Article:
Recently we all had to say goodbye to one of the greatest gifts to the world of Art, Miss Lena Horne. To digest her passing for me is a moment of a loss so tremendous; we who have had successful careers know that it was because of men and women of her excellence and bravery. We truly stand on her beautiful shoulders.
My personal moment with Miss Horne was brief but absolutely magical. While I was on tour with The Wiz (National Company) in Los Angeles, Miss Horne attended our show; I was starring as Mr. Wiz at the time. She came to my dressing room and paid me one of the finest compliments I've ever received: that because of my rendition of the song "If You Believe." she was moved to record it. We all remember her film version of this song.
All I can say is:"There'll never be another like her." I'm truly saddened at The Loss of an Icon.
|Posted on May 3, 2010 at 11:29 AM||comments (0)|
Not surprisingly, the creation of this book project is a monumental undertaking; what was thought to be a one-month timeframe in which to prepare a book proposal for presentation to publishers is now entering its fifth week. Kamal has been a stage performer beginning at the age of five to the present, and he has preserved a warehouse-full of articles, publicity, and memorabilia from which to draw, along with his phenomenal memory.
I can barely remember what I had for dinner last night, but Kamal is able to channel decades-old events and relate them to me as though they happened just yesterday. That is what is so magical about his life story, his ability to transform himself back into those stages of his life which then, for his listener, appear current--the work of a gifted actor. He has recorded and continues to record exhaustive hours of interview tapes for the book.
Each time we discuss a segment of his life, tangents sprout leading to related historical occurrences which then must be investigated and confirmed--keep in mind that Kamal's career spans dance, music, and theatre. Authenticity is vital to the publishing of a life story (remember the James Frey fiasco), and every event must be fact checked. So the research continues. We will sell the book based on three full chapters and a synopsis of the remaining material to be covered in the book, Kamal's credentials, a list of similar books by other authors, and an overview of the project. There's a lot of work to be done, and we'll keep you apprised of our progress.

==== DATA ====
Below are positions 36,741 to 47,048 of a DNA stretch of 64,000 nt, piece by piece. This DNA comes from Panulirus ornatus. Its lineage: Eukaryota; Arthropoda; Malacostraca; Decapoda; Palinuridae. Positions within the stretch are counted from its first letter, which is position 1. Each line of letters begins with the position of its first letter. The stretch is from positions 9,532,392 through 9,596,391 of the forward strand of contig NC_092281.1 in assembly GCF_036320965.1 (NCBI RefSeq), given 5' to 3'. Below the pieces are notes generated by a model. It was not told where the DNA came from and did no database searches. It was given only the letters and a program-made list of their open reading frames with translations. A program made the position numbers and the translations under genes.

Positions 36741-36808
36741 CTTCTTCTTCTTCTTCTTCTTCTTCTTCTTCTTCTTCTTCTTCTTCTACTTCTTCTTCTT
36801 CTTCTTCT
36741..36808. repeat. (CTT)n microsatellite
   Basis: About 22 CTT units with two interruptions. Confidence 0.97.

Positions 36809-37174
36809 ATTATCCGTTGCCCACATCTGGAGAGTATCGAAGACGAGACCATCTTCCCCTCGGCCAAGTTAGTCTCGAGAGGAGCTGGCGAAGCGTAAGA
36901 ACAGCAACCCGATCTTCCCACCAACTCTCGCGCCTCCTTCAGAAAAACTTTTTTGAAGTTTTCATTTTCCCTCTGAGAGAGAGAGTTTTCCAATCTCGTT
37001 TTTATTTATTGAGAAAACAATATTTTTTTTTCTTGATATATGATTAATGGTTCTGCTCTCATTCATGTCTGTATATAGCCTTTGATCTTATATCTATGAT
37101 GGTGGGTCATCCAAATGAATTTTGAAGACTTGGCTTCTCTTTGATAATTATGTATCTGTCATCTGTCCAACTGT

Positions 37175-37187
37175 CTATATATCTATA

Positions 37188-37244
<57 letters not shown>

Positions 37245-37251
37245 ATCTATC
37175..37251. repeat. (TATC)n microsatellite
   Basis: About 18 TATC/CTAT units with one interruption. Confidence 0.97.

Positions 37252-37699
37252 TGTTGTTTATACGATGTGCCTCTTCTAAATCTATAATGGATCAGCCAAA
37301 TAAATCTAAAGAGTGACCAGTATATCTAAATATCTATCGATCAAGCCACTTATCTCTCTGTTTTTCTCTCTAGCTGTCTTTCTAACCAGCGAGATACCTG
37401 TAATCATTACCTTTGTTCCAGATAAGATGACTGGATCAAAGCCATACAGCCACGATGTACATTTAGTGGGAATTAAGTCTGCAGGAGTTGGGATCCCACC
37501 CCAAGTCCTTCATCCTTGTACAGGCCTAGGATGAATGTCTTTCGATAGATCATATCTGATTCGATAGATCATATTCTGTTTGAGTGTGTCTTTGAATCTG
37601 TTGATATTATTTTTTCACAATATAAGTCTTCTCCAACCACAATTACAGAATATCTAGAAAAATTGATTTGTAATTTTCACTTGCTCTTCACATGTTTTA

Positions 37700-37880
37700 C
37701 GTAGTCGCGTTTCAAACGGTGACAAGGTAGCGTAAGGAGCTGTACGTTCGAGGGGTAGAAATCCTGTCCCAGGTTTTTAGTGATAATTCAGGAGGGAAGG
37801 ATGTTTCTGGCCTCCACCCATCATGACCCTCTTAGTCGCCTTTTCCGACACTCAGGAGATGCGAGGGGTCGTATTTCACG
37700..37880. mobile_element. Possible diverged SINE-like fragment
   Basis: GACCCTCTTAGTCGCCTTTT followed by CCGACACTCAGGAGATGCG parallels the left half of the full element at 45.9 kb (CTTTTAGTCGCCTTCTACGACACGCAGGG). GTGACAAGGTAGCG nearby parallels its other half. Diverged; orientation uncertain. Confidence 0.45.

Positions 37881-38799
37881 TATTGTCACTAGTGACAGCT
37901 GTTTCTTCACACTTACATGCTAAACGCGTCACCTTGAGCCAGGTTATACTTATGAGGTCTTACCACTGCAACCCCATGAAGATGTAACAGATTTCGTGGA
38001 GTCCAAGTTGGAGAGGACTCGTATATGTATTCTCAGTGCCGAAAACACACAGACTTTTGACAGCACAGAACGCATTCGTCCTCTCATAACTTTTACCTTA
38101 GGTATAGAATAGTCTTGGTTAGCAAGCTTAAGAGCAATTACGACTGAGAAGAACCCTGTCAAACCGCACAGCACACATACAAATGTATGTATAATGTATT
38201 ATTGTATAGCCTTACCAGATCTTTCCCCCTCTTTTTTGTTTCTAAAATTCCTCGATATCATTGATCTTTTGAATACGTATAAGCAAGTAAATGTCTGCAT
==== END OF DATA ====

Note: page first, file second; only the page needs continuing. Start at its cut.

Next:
I am so proud to be a part of this exciting project!
|Posted on April 17, 2010 at 11:09 AM||comments (1)|
I didn’t realize how emotional it would be to go back in time to the earlier days of my career, remembering colleagues and great moments in American music and theatrical history. When I think of the names of the giants I have been blessed to have shared the stage with, I'm overwhelmed. There are stories that involve names like Sammy Davis Jr., Harry Belafonte, Ed Sullivan, Paul Robeson, Gwen Verdon, George Balanchine, The Bolshoi Ballet, and Vera Volkava to name a few.
I used to edit my credits when I was younger, thinking how dated I became!!! Now I realize my good fortune to have lived such a rich and unusual artistic life. Speaking of "Only in America," it could only have happened here!!!
Please send all your loving thoughts to help this project move with all ease and grace.
|Posted on April 5, 2010 at 11:09 PM||comments (1)|
My great uncle Judge William Aaron Heathman (1873 - 1973) was an amazing man whose accomplishments were truly exceptional. In my memoir we find that he made an extraordinary contribution to the legal system of America and to the self esteem of African American people. I will relate stories of his losing and regaining eyesight, remarrying in his seventies, driving his own car well into old age, and remaining on the bench until he was 100 years of age. It is with tremendous pride that I include my great uncle William A. Heathman in my story.
|Posted on April 4, 2010 at 11:19 PM||comments (0)|
My performance yesterday was exactly what it should have been, the culmination and climax of many years of professional experience.
I think it was Maria Callas who said "We should be our own critics, having the integrity to admit ones decline, failures, and/or excellence." In my youth I could not have given this kind of knowing and skillful performance. It is with a healthy ego that I can say that in the autumn of my career I demonstrated vocal health, artistry, beauty and ease of tone. Judging from the spirit of the performance, my audience felt the same way.
|Posted on April 4, 2010 at 8:15 PM||comments (0)|
The Countee Cullen Library in the Schomburg Center for Research hosted Kenneth Kamal Scott in Concert yesterday, April 3, 2010.
This was a very well attended concert which included artists with whom Mr. Scott shared the Broadway stage over 40 years ago. A segment of Mr. Scott's recital honored the great Black tenor Roland Hayes (1887-1977), during which we were reminded that we stand on the shoulders of men and women such as he. Mr. Scott's upcoming memoir explores a wealth of personal and professional anecdotes acknowledging the significance of this foundation in his life.